As World Cup fever lightens the mood in many Middle East nations, Turkey races towards historic elections and Yemen faces a new crisis, but Algerian Christians are giving thanks after several churches closed in a government crackdown were reopened.
In Turkey, the nation is in the last week of campaigning before historic elections on 24 June. Citizens will vote both for a president and for members of parliament. Most importantly, they will choose an executive president for the first time in Turkey’s history, and the office of prime minister will cease. Until a few months ago, most observers thought a victory by President Erdogan would be inevitable. However, opposition parties have gained a new momentum while Erdogan’s AKP party has made a number of mistakes during the election process. If no candidate achieves at least 51 per cent in the first round of votes, there will be a repeat election two weeks later. If Erdogan does not win outright, opposition parties are likely to unite behind Muharrem Ince of the Republican People’s Party (CHP), who is proving to be an equally effective campaigner. Nevertheless, a state of emergency continues, and the voice of the AKP dominates all public media outlets. The president and his party have been offering all kinds of vote-winning incentives, but the energy and dynamism of opposition parties has also been high. Do pray for Turkey, for a peaceful outcome and for stability as they face further economic and political challenges in the longer term.
In Yemen the decision of the Saudi-led coalition to take control of Yemen’s rebel-held port city, Hodeida, has caused grave concerns. The port is the main entry point for food and humanitarian supplies. A Saudi-led blockade of the country has already led to a cholera outbreak affecting a million people and has severely restricted the entry of health supplies into the country. Fierce fighting has begun as coalition helicopters target Houthi rebel snipers, positioned on the roofs of homes, schools and mosques. While the Houthis are accused of using civilians as human shields, international observers fear the campaign will result in many more civilian deaths and an even worse humanitarian crisis.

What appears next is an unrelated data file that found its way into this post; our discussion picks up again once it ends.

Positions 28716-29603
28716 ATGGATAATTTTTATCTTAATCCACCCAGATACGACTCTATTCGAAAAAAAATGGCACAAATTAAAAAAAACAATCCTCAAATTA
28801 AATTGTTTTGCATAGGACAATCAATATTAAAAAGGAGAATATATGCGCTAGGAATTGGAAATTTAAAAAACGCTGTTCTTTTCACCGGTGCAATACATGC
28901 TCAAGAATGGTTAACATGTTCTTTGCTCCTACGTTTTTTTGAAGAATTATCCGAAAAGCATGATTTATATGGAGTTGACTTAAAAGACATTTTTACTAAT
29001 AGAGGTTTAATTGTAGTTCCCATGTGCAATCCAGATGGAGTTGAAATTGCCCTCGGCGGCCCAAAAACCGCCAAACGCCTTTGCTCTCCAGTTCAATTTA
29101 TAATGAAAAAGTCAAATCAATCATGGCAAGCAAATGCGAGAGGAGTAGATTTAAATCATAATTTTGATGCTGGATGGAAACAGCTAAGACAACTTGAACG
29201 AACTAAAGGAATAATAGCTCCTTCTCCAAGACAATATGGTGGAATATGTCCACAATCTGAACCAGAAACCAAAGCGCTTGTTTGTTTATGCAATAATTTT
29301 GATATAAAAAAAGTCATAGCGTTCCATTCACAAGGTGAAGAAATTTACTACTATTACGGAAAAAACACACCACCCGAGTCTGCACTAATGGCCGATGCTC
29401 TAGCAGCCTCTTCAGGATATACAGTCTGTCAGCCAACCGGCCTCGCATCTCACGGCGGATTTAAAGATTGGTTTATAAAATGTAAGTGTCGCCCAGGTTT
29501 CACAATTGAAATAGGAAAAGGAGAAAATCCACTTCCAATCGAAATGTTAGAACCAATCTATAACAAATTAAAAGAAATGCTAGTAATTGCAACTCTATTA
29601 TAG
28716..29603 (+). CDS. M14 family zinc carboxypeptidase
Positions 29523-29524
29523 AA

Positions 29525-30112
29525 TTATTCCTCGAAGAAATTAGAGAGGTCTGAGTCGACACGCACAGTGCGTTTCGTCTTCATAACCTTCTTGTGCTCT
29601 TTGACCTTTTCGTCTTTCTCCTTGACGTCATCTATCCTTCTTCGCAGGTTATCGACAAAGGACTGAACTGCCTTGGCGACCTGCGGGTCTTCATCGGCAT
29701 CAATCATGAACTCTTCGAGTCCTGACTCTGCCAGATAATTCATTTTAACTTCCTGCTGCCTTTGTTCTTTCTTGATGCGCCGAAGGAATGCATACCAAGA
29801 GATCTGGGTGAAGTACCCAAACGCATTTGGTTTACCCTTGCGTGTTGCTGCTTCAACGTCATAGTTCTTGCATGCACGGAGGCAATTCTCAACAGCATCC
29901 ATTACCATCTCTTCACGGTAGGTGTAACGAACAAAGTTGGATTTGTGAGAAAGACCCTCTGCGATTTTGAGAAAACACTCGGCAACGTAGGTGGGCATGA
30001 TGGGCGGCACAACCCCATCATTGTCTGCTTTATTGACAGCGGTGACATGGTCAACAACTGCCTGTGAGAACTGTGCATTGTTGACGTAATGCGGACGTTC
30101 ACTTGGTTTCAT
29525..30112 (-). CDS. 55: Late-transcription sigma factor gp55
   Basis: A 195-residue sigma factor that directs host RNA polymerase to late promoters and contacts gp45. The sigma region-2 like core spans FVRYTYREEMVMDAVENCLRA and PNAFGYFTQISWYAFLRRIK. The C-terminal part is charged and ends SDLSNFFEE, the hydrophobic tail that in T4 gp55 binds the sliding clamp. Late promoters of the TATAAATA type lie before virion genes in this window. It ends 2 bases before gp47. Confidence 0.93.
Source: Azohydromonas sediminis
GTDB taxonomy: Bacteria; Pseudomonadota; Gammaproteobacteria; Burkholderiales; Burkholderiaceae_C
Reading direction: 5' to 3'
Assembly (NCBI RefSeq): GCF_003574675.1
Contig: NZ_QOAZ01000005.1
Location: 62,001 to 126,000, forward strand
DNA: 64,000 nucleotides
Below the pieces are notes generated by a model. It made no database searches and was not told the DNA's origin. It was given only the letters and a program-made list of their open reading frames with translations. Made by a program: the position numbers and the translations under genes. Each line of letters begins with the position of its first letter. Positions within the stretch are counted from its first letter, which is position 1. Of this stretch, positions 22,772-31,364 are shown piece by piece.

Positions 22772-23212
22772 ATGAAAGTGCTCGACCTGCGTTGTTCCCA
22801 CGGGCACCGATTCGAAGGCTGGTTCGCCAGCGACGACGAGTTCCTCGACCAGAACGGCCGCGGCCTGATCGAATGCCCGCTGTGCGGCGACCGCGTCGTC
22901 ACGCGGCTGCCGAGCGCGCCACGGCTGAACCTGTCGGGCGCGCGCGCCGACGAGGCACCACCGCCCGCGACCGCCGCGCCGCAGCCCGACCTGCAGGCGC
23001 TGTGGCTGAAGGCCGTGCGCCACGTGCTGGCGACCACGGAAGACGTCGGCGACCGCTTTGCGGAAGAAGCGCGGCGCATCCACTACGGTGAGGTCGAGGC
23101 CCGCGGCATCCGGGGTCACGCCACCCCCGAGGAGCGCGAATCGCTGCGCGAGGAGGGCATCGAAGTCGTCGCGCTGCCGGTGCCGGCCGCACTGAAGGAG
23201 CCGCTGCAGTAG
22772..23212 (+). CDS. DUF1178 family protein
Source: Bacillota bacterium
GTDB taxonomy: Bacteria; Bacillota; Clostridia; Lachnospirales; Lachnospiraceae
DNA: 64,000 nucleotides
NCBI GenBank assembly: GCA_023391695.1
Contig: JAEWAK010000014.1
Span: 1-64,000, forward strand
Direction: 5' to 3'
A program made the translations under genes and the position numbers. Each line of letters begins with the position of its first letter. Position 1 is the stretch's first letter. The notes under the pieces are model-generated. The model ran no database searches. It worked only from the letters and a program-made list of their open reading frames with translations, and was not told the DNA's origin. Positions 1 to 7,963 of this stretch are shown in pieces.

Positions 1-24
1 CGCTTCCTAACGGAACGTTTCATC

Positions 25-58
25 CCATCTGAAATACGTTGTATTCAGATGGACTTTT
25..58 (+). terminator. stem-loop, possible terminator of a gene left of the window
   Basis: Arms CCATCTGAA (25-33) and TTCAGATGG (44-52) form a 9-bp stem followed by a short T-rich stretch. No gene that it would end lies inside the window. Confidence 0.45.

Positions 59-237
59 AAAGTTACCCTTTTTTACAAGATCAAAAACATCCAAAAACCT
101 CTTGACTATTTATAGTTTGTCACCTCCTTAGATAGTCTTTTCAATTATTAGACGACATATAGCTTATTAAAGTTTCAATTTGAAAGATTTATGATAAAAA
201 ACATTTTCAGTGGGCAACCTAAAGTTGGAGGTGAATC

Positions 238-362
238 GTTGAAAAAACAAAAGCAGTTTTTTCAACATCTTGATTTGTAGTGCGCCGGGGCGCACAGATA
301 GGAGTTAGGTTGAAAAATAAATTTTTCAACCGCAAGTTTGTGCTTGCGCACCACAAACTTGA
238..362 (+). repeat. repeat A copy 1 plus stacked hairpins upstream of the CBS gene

A puzzling mix of reform and repression continues in Saudi Arabia. For the first time, some 60 women have been given driving licences after King Salman revoked the country’s ban on women drivers. But the measure has been overshadowed by the arrest of dozens of women’s rights activists, including those who have been campaigning for the freedom to drive. These mixed messages remind us of the need for caution in understanding symbolic gestures and not read too much meaning into them.
It has been fun to see the excitement of Iranians, including Christians, at seeing their football team take part in the World Cup. However, the tensions over the fate of the nuclear enrichment deal reached with P5+1 countries continue. Since the US pulled out of the deal and signalled a series of severe sanctions on Iran, European countries have stuck to their position that the deal is preventing Iran from developing nuclear weapons and that Iran is abiding by the terms of the deal. Yet, several key European companies have said they will withdraw from projects in Iran when sanctions begin to take effect, as they fear substantial US penalties. Iranian President Rouhani is heading out on a European tour this July to garner support for the continuation of the deal. The UK and other European states are in a tight corner and need to somehow balance their policies on Iran with the US pressure.